In a crisis, stop, listen

Just when you think you’ve gotten everything figured out and things are running smoothly, you hit a curve in the road. A stumbling block. The hypothetical rug pulled out from under your feet. Life certainly has a way of keeping us all on our toes.

In those moments, it’s easy to lose our strength and waver in our convictions. Not knowing what to do or where to turn, we begin the blame game. And often, the blame comes down to God – how could he let this happen? Does this sound like a familiar scenario?

Whether in times of natural disaster, societal and political conflicts or personal turmoil, challenges are a part of life. And while they can be difficult and often heartbreaking to confront, somehow we always turn out to be better in the end. After all, what doesn’t kill us makes us stronger.

Part of that strength comes from our ability to reflect and search for the lesson. Despite our initial reaction of blaming God, part of me has always found that there’s usually a purpose for whatever hardship we find ourselves encountering.

Lately it seems like every time we turn around, there’s more violence, more international conflict, more wars to be won. I often wonder whether we’re the first generation to feel like this – whether the intensity of these ongoing conflicts has been felt before. And then I recall my history, our nation’s history. This too will pass.

When I look back on times of personal crisis, I immediately notice a pattern that usually involves negligence or at least a failure to appreciate what I have.

Sometimes the juggling act of work responsibilities and family life is overwhelming, and it feels like something has to give.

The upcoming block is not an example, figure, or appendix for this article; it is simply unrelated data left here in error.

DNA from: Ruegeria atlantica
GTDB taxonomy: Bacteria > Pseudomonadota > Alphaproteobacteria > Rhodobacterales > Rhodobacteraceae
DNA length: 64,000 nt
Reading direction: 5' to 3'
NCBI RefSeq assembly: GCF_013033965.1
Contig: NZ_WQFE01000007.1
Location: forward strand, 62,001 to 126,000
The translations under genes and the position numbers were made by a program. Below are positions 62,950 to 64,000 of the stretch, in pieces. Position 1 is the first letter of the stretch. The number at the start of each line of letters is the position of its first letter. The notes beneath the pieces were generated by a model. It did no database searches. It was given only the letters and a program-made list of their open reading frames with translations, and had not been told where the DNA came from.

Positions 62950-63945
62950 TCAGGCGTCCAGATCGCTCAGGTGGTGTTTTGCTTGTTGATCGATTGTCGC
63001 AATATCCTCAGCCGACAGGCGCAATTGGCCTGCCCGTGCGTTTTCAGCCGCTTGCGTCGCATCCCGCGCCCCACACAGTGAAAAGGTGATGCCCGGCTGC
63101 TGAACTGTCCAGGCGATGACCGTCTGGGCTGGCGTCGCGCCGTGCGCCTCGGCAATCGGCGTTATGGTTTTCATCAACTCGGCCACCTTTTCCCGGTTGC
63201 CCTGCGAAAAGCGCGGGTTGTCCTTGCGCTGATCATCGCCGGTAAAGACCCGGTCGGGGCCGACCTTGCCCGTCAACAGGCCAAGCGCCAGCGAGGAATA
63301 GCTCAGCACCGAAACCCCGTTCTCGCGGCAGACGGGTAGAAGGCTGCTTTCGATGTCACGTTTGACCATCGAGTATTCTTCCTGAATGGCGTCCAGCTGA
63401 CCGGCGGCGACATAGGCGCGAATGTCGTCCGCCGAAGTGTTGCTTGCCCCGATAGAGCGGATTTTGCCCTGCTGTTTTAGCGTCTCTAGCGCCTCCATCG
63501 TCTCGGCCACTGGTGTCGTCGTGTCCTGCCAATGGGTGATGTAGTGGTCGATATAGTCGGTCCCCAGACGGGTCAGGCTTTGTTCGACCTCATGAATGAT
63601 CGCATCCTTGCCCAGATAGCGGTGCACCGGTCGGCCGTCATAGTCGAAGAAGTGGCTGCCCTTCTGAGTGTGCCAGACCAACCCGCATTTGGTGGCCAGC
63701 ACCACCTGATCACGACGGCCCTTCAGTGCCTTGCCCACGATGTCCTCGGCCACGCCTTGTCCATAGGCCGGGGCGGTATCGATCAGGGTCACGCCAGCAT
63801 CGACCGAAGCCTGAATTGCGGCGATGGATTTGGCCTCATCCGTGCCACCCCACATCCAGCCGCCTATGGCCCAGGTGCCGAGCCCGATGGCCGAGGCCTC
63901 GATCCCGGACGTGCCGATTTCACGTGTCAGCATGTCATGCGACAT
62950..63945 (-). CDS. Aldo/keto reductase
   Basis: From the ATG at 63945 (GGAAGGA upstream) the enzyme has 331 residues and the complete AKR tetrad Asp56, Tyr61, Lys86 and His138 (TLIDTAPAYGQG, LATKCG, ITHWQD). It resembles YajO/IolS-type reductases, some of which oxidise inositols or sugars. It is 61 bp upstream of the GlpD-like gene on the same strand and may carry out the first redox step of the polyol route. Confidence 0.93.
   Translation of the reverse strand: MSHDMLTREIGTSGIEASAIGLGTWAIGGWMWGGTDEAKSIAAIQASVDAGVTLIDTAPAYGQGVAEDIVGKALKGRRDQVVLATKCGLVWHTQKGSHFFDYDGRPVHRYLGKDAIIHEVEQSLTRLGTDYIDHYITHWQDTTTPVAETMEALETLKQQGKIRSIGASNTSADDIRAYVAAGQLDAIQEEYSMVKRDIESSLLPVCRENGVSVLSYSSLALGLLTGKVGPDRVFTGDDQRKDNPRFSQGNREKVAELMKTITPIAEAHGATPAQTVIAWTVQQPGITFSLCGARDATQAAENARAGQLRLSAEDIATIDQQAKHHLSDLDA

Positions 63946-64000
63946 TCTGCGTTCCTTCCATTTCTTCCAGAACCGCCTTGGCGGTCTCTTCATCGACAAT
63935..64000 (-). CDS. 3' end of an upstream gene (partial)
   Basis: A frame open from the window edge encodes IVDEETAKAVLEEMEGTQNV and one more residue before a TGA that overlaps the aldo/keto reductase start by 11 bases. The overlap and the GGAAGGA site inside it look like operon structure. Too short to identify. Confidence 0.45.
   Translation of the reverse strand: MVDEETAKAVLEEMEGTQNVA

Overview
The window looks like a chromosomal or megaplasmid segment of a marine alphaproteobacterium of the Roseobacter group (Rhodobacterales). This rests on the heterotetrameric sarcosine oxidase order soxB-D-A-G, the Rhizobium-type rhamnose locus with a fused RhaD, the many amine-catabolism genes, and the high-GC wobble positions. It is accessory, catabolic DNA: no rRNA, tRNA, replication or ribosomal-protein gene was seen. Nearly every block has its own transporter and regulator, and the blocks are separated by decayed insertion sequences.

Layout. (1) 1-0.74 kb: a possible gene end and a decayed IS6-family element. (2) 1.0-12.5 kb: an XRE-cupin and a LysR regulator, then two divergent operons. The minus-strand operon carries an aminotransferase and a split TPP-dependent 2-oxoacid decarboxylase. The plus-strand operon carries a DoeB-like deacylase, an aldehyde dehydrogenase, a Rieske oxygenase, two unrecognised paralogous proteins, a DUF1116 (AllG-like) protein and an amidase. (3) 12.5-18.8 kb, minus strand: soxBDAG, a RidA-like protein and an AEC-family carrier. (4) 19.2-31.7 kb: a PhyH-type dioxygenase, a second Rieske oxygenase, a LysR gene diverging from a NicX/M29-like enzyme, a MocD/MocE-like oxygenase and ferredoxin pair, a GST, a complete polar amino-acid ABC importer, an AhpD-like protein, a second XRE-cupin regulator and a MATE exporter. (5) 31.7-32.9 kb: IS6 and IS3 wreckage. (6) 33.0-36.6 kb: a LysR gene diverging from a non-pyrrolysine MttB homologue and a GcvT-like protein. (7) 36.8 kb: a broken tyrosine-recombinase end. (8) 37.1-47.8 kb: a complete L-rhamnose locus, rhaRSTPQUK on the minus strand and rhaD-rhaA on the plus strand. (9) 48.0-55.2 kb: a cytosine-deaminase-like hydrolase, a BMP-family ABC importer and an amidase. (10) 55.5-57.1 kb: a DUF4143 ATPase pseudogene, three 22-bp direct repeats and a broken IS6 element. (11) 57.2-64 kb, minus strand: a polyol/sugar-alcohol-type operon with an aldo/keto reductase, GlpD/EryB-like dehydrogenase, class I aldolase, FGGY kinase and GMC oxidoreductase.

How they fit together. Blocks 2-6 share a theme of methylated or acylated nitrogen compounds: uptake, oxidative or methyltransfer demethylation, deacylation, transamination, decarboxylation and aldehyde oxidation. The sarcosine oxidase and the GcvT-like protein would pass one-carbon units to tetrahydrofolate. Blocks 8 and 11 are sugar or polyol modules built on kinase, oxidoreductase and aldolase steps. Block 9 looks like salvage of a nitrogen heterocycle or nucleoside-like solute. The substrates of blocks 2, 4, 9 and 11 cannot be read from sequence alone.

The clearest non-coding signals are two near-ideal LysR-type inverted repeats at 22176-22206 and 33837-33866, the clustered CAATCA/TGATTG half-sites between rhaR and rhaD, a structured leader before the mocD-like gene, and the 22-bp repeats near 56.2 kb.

Often, in the chaos of teaching and striving to be a better professional, I let my personal life fall to the wayside. In those moments, I’m forced to remember my wedding vows: to love and honor my husband. Neither of those things is easy, and yet it’s a promise that I’ve made and intend to keep.

In those moments of crisis, I find that God is asking me to stop and listen.

Like the burning bush, sometimes we’re given these obstacles because it’s the only way for God to make himself known to us. Those moments are like a calling card. We’re asked to stop and reflect:  Are we putting the things that should matter the most first in our lives?

Whenever God shuts a door, he always opens a window. No matter what we’re going through, challenges present themselves as opportunities for change. When we focus on the positive and learn to appreciate the value in the smaller or simpler things, we can remind ourselves of what really matters.

Challenges and losses tend to make us realize the true values in life – the people we love, our faith, our community. When we turn our thoughts inward and move toward accepting change and recognizing new possibilities, we return our focus to regaining our strength. We pick up the pieces, let go of the past and move forward to a better future.

Dr. Heather Bozant Witcher can be reached at

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